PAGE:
With a presidential election looming in April, in which he is expected to run, Macron may have calculated that enough people are now vaccinated – and upset with those who have not been vaccinated – for his comments to go down well with voters.
But the interview with Le Parisien newspaper, published late on Tuesday, was widely condemned by opposition lawmakers, who forced the suspension of the debate over the new restrictions.
The draft bill will make it mandatory for people to show proof of vaccination to enter a restaurant, cinema, or take the train.
In the interview, Macron also said unvaccinated people were “irresponsible” and that he planned to make their lives so complicated that they would end up having a vaccine.
“Irresponsible people are no longer citizens,” he said, in another comment criticised by the opposition.
“A president cannot say such things,” lawmaker Christian Jacob, who chairs the opposition, conservative Les Republicans party, told parliament. “I’m in favour of the vaccine pass but I cannot back a text whose objective is to ‘piss off’ the French.”
“Is that your objective, yes or no? We cannot keep debating without having a clear answer on that.”
Other opposition echoed Jacob’s comments and demanded Prime Minister Jean Castex come to talk to them. The session was suspended shortly before 2 a.m (0100 GMT) and was due to resume at 3 p.m.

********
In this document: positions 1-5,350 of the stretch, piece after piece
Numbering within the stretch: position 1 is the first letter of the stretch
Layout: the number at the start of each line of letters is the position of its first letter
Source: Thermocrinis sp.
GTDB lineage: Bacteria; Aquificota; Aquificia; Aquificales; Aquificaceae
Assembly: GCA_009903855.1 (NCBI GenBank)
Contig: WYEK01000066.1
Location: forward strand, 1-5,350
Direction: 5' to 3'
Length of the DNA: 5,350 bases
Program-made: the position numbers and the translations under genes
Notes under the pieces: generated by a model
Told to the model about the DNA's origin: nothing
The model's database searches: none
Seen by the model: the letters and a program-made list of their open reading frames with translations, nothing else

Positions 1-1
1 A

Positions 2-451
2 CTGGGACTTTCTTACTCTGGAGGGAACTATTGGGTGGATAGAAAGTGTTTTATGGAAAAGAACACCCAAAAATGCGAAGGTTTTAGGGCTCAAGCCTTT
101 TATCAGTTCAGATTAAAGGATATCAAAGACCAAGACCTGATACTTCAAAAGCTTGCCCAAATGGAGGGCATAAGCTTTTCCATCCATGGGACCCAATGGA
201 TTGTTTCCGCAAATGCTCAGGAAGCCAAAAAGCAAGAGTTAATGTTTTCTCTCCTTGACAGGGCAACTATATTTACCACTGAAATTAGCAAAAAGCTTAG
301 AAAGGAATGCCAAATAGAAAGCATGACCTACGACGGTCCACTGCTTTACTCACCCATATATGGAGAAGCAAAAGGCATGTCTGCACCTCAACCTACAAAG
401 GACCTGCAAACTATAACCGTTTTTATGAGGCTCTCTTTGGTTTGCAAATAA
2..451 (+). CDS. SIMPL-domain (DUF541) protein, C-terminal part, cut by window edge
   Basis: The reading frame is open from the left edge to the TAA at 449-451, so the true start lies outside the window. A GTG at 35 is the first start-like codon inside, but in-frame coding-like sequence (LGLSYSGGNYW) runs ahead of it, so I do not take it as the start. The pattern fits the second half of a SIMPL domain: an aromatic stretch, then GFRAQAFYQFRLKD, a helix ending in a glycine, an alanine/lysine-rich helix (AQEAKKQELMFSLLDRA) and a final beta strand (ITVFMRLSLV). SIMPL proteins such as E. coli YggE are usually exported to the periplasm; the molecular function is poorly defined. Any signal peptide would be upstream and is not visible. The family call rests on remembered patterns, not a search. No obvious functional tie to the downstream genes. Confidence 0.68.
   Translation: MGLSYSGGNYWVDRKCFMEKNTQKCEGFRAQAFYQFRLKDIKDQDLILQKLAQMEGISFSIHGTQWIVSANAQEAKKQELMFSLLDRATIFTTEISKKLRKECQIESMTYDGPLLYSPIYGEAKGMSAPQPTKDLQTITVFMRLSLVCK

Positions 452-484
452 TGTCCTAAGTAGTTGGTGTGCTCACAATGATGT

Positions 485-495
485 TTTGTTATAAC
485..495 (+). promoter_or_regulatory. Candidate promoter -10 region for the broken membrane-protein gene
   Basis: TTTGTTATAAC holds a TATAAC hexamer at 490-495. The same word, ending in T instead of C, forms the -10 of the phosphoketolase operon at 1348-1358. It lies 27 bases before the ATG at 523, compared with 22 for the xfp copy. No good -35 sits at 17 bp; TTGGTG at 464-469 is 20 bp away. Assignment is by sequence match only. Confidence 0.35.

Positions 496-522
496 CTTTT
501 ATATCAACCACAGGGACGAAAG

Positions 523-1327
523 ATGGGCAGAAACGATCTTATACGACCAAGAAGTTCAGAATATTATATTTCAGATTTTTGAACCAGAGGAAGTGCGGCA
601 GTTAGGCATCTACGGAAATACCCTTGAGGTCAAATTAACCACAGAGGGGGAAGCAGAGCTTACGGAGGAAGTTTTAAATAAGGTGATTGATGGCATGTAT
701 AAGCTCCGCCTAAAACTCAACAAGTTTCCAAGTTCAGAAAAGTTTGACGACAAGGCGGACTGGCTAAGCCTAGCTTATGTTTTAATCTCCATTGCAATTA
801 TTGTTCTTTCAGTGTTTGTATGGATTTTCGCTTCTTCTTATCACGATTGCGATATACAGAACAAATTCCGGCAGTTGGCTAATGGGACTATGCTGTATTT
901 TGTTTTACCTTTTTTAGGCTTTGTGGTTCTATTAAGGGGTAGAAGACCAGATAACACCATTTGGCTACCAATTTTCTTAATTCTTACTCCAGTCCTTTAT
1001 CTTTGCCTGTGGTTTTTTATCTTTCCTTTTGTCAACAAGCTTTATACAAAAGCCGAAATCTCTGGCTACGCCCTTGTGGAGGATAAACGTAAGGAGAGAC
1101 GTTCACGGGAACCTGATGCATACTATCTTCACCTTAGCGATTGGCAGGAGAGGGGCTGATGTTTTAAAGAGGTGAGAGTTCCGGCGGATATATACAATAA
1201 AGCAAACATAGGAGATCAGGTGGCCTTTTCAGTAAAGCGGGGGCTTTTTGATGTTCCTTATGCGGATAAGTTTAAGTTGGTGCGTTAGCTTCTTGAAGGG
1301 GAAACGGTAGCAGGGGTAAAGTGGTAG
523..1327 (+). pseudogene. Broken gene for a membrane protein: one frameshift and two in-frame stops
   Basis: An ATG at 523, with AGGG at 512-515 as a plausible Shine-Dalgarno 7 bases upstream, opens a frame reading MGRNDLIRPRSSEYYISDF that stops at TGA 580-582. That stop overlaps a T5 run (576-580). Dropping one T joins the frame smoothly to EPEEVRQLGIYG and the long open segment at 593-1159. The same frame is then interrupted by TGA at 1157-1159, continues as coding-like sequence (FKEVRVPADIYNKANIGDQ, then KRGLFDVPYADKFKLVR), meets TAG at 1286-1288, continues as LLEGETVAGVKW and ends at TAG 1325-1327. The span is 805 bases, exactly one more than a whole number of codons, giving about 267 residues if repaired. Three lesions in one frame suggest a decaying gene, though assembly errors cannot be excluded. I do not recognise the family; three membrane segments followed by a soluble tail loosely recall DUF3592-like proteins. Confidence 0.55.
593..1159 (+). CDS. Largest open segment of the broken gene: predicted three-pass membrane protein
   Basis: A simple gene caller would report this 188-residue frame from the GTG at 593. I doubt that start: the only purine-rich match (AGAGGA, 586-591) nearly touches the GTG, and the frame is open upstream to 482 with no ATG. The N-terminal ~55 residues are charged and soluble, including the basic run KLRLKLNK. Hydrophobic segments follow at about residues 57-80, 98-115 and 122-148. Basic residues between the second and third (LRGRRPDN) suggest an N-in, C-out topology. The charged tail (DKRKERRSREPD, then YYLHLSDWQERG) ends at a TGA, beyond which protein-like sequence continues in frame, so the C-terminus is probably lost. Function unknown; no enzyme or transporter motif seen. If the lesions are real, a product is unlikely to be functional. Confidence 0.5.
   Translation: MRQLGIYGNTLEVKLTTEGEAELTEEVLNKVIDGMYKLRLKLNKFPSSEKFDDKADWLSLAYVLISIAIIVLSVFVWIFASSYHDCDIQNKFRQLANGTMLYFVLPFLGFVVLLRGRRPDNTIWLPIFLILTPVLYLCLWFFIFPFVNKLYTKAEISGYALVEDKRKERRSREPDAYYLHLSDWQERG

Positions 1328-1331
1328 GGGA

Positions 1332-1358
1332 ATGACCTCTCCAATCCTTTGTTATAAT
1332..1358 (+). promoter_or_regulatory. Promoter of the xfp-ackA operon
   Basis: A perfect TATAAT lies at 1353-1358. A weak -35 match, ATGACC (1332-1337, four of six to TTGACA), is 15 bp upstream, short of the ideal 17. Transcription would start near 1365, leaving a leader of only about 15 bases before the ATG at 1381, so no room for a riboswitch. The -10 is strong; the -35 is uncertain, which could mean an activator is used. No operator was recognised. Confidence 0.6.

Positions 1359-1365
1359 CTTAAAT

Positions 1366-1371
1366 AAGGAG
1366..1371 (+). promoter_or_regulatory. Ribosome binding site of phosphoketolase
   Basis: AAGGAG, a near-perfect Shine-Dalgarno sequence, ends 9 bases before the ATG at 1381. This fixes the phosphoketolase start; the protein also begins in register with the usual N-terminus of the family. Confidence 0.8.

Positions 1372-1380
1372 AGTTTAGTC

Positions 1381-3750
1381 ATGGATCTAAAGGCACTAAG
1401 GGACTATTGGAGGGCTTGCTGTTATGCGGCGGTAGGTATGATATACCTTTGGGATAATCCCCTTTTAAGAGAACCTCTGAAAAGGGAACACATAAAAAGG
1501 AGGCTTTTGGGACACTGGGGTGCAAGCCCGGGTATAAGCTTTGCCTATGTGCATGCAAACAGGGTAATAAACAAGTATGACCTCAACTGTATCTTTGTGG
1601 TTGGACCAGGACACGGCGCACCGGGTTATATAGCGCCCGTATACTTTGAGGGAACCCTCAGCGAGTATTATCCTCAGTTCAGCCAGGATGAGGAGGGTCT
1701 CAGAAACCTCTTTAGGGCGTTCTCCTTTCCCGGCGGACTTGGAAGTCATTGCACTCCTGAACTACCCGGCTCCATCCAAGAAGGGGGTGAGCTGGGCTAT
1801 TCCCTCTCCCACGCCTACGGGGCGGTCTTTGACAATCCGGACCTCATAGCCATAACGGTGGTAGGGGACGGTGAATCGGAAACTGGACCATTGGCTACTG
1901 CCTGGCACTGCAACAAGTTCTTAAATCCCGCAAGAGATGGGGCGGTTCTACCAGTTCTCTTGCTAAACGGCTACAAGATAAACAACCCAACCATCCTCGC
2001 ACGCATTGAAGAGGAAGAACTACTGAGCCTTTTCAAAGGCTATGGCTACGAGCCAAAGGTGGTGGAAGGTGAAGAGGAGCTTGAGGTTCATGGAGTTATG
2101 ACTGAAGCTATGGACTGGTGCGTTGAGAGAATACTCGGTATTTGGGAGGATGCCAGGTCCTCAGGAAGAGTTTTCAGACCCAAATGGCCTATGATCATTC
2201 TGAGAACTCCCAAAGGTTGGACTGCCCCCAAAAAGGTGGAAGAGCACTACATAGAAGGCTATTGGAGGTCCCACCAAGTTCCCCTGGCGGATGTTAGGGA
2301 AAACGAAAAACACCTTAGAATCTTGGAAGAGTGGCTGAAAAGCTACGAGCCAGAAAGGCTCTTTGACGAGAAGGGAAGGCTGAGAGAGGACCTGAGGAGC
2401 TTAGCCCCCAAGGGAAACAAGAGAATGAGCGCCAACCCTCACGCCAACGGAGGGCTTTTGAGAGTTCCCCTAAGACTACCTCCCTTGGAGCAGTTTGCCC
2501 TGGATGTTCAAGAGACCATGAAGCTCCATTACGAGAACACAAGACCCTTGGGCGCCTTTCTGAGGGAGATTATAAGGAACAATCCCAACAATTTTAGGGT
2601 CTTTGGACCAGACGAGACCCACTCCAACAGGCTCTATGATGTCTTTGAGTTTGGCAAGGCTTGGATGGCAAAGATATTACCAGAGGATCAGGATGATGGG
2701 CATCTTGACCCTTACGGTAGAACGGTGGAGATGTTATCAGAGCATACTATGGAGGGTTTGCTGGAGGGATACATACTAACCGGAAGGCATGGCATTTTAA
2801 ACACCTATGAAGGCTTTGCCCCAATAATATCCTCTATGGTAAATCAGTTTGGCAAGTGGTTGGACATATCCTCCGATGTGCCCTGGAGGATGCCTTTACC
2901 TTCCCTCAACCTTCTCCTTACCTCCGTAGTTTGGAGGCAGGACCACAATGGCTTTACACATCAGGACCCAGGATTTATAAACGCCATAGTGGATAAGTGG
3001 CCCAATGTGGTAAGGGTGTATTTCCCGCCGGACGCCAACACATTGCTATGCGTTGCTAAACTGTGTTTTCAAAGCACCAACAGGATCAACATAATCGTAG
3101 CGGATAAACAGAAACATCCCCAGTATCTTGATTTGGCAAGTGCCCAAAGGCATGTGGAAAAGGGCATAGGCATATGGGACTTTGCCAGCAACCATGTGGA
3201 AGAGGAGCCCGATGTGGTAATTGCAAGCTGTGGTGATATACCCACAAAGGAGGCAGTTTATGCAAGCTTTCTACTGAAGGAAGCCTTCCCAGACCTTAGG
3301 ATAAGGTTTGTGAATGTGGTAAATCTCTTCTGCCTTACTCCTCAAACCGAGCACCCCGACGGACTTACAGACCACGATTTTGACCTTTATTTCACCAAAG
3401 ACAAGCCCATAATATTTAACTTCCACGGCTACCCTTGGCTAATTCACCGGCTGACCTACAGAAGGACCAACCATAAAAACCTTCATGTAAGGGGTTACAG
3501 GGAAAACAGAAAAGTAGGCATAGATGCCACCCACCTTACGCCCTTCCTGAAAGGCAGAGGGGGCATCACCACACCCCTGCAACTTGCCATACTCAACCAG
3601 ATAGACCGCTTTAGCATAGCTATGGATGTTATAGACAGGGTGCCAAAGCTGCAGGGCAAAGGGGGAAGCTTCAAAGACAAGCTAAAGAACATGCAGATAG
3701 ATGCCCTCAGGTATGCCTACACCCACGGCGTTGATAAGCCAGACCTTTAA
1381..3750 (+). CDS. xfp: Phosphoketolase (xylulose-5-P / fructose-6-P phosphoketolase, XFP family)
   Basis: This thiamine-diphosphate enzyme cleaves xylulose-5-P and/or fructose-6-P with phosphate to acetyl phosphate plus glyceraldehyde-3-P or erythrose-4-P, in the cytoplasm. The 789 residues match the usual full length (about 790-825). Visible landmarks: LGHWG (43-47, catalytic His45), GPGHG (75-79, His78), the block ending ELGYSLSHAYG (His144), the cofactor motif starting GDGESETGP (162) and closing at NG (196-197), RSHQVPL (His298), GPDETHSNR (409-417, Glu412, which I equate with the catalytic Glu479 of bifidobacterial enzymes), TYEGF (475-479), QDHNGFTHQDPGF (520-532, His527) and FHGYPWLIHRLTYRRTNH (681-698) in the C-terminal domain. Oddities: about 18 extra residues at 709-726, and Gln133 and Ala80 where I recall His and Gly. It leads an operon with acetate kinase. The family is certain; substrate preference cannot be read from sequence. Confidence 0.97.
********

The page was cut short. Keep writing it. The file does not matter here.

France has historically had more vaccine sceptics than many of its neighbours, and pandemic restrictions have triggered many street protests, but it now has one of the highest Covid-19 vaccination rates in the European Union. Nearly 90% of French aged 12 and over have been vaccinated.
In the interview, in which he responded to questions from a small group of Le Parisien readers, Macron did not say whether he would run for re-election but said he “would like to”.
The “piss off” comments – “emmerder” is a slang verb that can also be translated as “annoy” – was made in response to one of these readers, a nurse, who asked him about surgeries postponed for some vaccinated people because hospitals are busy treating non-vaccinated sick with Covid-19.
For months, people have had to show either proof of vaccination or a negative Covid-19 test at many public venues. But as infections with the Delta and Omicron variants surge, the government has decided to drop the test option in the new bill.
(Reporting by Benoit Van Overstraeten and Ingrid Melander; Editing by Dominique Vidalon and Timothy Heritage)
Information pertaining to Covid-19, vaccines, how to control the spread of the virus and potential treatments is ever-changing. Under the South African Disaster Management Act Regulation 11(5)(c) it is prohibited to publish information through any medium with the intention to deceive people on government measures to address COVID-19. We are therefore disabling the comment section on this article in order to protect both the commenting member and ourselves from potential liability. Should you have additional information that you think we should know, please email [email protected]